Curb Rise in Proprietary Trading and Derivatives: Reserve Bank Of India
The rising share of derivatives and higher proportion of proprietary trading need to be monitored, the Reserve Bank of India (RBI) said on Thursday. In its fourth Financial Stability Report, the central bank underlined structural changes that the equity market has undergone in terms of the extreme contrast of the volume activity in the cash and derivatives market as well as the composition of trading activity between institutional and non-institutional investors. “In the interest of financial stability, these micro-level developments need to be monitored as potential sources of systemic risk,” cautions the report.
The report notes that the average daily cash market turnover and delivery on stock exchanges during the last two years have been declining. “This is in contrast to a rapid growth in value of traded contracts in equity derivatives, where index options have replaced index futures as the most traded contracts. The ratio of cash market turnover to derivatives market turnover has dipped in recent months,” the central bank noted.
According to the latest data, the average daily turnover of the cash market for December dropped to R9,918 crore, its lowest levels since February 2009.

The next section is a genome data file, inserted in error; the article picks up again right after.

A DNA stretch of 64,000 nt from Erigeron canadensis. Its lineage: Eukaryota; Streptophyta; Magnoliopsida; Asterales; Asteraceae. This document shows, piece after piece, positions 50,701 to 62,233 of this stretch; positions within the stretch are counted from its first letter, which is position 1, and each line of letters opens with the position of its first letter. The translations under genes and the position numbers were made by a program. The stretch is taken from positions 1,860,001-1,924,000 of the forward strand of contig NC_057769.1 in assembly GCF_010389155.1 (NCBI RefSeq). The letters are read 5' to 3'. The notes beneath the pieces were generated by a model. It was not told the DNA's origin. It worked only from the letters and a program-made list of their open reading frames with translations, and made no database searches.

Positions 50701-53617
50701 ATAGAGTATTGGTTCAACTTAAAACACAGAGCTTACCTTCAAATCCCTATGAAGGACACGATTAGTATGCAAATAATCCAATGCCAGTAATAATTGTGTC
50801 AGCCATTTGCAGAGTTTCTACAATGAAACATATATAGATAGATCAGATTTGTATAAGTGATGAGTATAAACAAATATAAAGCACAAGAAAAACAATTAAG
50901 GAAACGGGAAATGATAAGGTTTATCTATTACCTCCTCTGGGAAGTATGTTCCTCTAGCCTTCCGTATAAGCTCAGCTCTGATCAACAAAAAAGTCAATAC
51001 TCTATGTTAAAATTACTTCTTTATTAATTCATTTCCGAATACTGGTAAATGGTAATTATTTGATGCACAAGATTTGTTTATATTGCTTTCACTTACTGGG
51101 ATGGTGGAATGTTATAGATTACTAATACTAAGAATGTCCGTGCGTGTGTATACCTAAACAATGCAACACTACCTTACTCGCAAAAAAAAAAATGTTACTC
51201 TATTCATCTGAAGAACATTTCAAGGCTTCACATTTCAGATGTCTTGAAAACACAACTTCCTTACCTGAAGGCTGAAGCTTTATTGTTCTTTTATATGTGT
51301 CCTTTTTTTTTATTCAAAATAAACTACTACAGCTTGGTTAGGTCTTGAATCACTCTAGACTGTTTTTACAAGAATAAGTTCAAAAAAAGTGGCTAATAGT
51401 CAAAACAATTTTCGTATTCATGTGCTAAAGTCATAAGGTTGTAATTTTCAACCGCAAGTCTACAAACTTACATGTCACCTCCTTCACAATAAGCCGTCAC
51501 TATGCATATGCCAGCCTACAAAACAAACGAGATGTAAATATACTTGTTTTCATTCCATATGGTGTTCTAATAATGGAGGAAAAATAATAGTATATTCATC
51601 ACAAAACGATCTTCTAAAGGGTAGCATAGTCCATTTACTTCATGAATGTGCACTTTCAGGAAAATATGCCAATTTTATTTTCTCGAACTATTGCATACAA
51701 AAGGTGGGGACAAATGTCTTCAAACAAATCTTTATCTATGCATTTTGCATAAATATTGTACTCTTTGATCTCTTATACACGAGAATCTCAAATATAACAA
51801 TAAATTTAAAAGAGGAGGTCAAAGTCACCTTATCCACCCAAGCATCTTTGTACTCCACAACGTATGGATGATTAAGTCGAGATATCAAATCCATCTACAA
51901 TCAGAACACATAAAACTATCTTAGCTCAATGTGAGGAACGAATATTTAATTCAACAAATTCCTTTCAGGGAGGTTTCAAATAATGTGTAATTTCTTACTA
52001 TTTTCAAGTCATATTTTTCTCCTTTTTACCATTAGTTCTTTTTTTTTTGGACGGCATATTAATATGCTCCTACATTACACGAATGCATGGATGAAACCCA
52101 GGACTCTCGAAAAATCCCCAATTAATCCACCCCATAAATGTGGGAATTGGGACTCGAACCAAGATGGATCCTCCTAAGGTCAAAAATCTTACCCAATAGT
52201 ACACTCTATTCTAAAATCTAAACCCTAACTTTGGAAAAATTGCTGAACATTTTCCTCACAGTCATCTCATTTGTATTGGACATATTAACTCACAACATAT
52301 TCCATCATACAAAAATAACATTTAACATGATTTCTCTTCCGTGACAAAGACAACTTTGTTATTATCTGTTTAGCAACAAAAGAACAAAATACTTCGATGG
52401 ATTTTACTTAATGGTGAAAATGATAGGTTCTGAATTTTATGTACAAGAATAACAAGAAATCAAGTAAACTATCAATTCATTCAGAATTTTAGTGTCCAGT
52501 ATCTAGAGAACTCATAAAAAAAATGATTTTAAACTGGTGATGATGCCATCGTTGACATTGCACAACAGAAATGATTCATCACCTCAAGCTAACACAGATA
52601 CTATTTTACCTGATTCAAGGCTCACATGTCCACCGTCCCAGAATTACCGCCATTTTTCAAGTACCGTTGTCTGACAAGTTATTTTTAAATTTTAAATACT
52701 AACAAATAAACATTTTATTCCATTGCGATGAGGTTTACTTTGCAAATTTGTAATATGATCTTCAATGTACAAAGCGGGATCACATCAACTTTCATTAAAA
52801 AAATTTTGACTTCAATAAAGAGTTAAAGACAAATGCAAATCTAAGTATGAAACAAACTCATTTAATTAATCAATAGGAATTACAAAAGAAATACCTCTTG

Further, the central bank noted changes in the composition of trading activity. While the share of institutions has remained stable, that of non-institutional clients including retail clients has fallen sharply in the cash segment. The share of proprietary trading in derivatives segment has gone up considerably from 35% in 2008-09 to 48% in 2010-11 whereas the share of non-institutional clients has declined from 59% to 42% during the same period.
According to the report, a preliminary study of impact of trading by FIIs (foreign institutional investors) and MFs (Mutual Funds) revealed that equity markets are likely to be more vulnerable to FII flows. On role of MFs during heightened market activity by FIIs, the report said the ratio of net MF investments to net FII investments is only 0.22.
The report also highlights the correlation between the exchange rate fluctuations and equity market. “During times of risk aversion, coupling between the rupee and domestic equity market is much higher. FIIs’ selling in equities is matched by their demand for US dollars to repatriate capital to their own jurisdictions. This externality that the equity market gyrations pose on a macroeconomic variable like the exchange rate is not conducive to financial or macroeconomic stability,” it says.
While it highlights the impact of the global sovereign debt crisis on Indian Financial markets through increase in market volatility and risk aversion, the report stresses on some domestic factors which could intensify the negative impact. “Depreciation of the rupee, widening current account deficit and rising net international liability position, though not a cause for undue immediate concern, have enhanced the vulnerabilities of the external sector,” the reports says.
Source: The Financial Express